Folding and self-association of atTic20 in lipid membranes: implications for understanding protein transport across the inner envelope membrane of chloroplasts.

Campbell JH, Hoang T, Jelokhani-Niaraki M, Smith MD - BMC Biochem. (2014)

Design of atTic20, its truncated mutant and extramembrane N-terminal peptide. (A) Schematic representation of different forms of atTic20 used in this study. A cDNA encoding pre-atTic20 (including the transit peptide) was used to generate constructs encoding mature atTic20 and atTic20ΔN20, a truncated mutant lacking the 20 amino acid N-terminal domain (NTD), with C-terminal hexahistidine tags (6His). A 21-amino acid peptide corresponding to the NTD was also synthesized (amino acid sequence shown). (B) Results of in silico analyses suggest that atTic20 contains four transmembrane domains and that its N-terminal peptide is disordered. (i) IUPred was used for disorder predictions of atTic20. Transmembrane prediction for atTic20 was based on (ii) hydrophobicity plot and (iii) TMHMM analysis. Refer to the Methods for further detailed method and analysis.
© Copyright Policy - open-access
Related In: Results  -  Collection

License 1 - License 2
Show All Figures
getmorefigures.php?uid=PMC4307631&req=5

Fig1: Design of atTic20, its truncated mutant and extramembrane N-terminal peptide. (A) Schematic representation of different forms of atTic20 used in this study. A cDNA encoding pre-atTic20 (including the transit peptide) was used to generate constructs encoding mature atTic20 and atTic20ΔN20, a truncated mutant lacking the 20 amino acid N-terminal domain (NTD), with C-terminal hexahistidine tags (6His). A 21-amino acid peptide corresponding to the NTD was also synthesized (amino acid sequence shown). (B) Results of in silico analyses suggest that atTic20 contains four transmembrane domains and that its N-terminal peptide is disordered. (i) IUPred was used for disorder predictions of atTic20. Transmembrane prediction for atTic20 was based on (ii) hydrophobicity plot and (iii) TMHMM analysis. Refer to the Methods for further detailed method and analysis.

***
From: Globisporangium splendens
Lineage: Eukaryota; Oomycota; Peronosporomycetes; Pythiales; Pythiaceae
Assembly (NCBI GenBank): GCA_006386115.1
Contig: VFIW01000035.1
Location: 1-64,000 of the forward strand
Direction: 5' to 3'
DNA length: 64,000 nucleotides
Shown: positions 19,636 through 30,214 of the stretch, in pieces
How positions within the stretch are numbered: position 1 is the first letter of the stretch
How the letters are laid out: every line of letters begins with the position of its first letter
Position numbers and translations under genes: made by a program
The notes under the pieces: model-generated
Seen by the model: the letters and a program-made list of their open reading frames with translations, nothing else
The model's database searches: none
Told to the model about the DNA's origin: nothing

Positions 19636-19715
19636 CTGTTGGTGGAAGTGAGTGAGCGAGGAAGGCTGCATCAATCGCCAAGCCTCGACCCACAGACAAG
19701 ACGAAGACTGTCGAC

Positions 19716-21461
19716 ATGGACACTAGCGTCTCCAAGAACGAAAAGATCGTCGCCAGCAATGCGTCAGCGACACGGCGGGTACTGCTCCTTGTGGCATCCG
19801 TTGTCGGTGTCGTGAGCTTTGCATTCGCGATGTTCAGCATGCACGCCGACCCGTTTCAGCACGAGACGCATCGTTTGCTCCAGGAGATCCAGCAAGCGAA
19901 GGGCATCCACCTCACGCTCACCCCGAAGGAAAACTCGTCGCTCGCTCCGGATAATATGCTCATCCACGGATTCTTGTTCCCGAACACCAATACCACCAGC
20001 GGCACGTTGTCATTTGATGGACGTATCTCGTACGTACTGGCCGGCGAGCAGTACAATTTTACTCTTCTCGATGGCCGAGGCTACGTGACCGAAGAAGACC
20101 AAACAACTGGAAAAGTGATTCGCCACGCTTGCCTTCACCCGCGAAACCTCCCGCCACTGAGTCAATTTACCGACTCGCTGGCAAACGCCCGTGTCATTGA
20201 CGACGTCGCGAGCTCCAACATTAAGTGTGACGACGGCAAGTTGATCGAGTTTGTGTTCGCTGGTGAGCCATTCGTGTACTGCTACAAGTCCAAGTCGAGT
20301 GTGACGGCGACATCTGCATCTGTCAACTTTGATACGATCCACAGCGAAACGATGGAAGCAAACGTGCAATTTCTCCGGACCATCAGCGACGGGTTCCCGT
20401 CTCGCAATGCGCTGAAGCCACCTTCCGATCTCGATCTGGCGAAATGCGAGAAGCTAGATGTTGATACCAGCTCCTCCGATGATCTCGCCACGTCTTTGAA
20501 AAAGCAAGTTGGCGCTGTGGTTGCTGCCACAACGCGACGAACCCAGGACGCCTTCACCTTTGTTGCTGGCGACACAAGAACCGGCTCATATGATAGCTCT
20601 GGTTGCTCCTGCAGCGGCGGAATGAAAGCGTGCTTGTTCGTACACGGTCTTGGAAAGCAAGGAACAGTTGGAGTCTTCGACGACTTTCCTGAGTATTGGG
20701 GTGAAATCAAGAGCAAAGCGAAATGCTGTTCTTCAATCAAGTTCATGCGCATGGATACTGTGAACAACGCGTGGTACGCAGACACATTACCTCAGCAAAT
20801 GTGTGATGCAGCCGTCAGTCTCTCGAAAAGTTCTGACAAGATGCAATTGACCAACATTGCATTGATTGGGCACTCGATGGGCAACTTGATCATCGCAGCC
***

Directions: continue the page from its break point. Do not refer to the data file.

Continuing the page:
Mentions: Tic20 has been predicted to have 4 TM helices [1,10,12,15], and our in silico modelling using TopPred, 3D Distill servers and TMHMM are consistent with this prediction (Figure 1, Bii and Biii) [25,26]. The predictions are also consistent with atTic20 having small N- and C-terminal soluble segments [13], which we then examined for predicted intrinsic disorder using IUPred [27]. Using the short disorder parameter, IUPred predicted that the N-terminal segment has a strong tendency towards disorder (Figure 1Bi). Based on this analysis, we devised two constructs for further work: one encoding a mature, transit peptide-lacking version of atTic20 and an N-terminally truncated version (atTic20ΔN20) lacking the N-terminal amino acids of the mature protein that were predicted to form the intrinsically disordered segment (Figure 1A). Additionally, we prepared a synthetic peptide corresponding to the extramembrane N-terminal domain that was predicted to be disordered.Figure 1

Bottom Line: Using biochemical and biophysical approaches, we were able to demonstrate that atTic20 homo-oligomerizes in vitro when solubilized in detergents or reconstituted into liposomes.Furthermore, we present evidence that the extramembranous N-terminus of the mature protein displays characteristics that are consistent with it being an intrinsically disordered protein domain.Our work strengthens the hypothesis that atTic20 functions similarly to other small α-helical integral membrane proteins, such as Tim23, that are involved in protein transport across membranes.

View Article: PubMed Central - PubMed

Affiliation: Department of Biology, Wilfrid Laurier University, 75 University Avenue West, Waterloo, ON, N2L 3C5, Canada. camp0410@mylaurier.ca.

ABSTRACT

Background: The Arabidopsis thaliana protein atTic20 is a key component of the protein import machinery at the inner envelope membrane of chloroplasts. As a component of the TIC complex, it is believed to form a preprotein-conducting channel across the inner membrane.

Results: We report a method for producing large amounts of recombinant atTic20 using a codon-optimized strain of E. coli coupled with an autoinduction method of protein expression. This method resulted in the recombinant protein being directed to the bacterial membrane without the addition of a bacterial targeting sequence. Using biochemical and biophysical approaches, we were able to demonstrate that atTic20 homo-oligomerizes in vitro when solubilized in detergents or reconstituted into liposomes. Furthermore, we present evidence that the extramembranous N-terminus of the mature protein displays characteristics that are consistent with it being an intrinsically disordered protein domain.

Conclusion: Our work strengthens the hypothesis that atTic20 functions similarly to other small α-helical integral membrane proteins, such as Tim23, that are involved in protein transport across membranes.

Show MeSH
Related in: MedlinePlus